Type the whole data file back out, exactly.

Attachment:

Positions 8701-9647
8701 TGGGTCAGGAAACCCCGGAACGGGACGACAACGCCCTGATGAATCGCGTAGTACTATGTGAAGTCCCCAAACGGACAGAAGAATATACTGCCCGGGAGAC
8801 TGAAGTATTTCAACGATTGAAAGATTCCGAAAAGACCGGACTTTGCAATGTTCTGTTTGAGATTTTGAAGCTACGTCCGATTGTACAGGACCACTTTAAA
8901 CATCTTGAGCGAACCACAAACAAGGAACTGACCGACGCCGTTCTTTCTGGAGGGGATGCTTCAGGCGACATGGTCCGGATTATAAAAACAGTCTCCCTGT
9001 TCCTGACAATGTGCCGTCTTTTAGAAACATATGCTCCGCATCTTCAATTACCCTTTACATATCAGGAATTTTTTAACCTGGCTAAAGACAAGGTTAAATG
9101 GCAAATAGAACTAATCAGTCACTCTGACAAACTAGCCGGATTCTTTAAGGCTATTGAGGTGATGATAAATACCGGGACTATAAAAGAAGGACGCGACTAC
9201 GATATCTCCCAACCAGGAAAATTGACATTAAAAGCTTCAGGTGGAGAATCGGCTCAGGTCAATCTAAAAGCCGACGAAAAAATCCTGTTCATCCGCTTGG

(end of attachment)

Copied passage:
Positions 8701-9647
8701 TGGGTCAGGAAACCCCGGAACGGGACGACAACGCCCTGATGAATCGCGTAGTACTATGTGAAGTCCCCAAACGGACAGAAGAATATACTGCCCGGGAGAC
8801 TGAAGTATTTCAACGATTGAAAGATTCCGAAAAGACCGGACTTTGCAATGTTCTGTTTGAGATTTTGAAGCTACGTCCGATTGTACAGGACCACTTTAAA
8901 CATCTTGAGCGAACCACAAACAAGGAACTGACCGACGCCGTTCTTTCTGGAGGGGATGCTTCAGGCGACATGGTCCGGATTATAAAAACAGTCTCCCTGT
9001 TCCTGACAATGTGCCGTCTTTTAGAAACATATGCTCCGCATCTTCAATTACCCTTTACATATCAGGAATTTTTTAACCTGGCTAAAGACAAGGTTAAATG
9101 GCAAATAGAACTAATCAGTCACTCTGACAAACTAGCCGGATTCTTTAAGGCTATTGAGGTGATGATAAATACCGGGACTATAAAAGAAGGACGCGACTAC
9201 GATATCTCCCAACCAGGAAAATTGACATTAAAAGCTTCAGGTGGAGAATCGGCTCAGGTCAATCTAAAAGCCGACGAAAAAATCCTGTTCATCCGCTTGG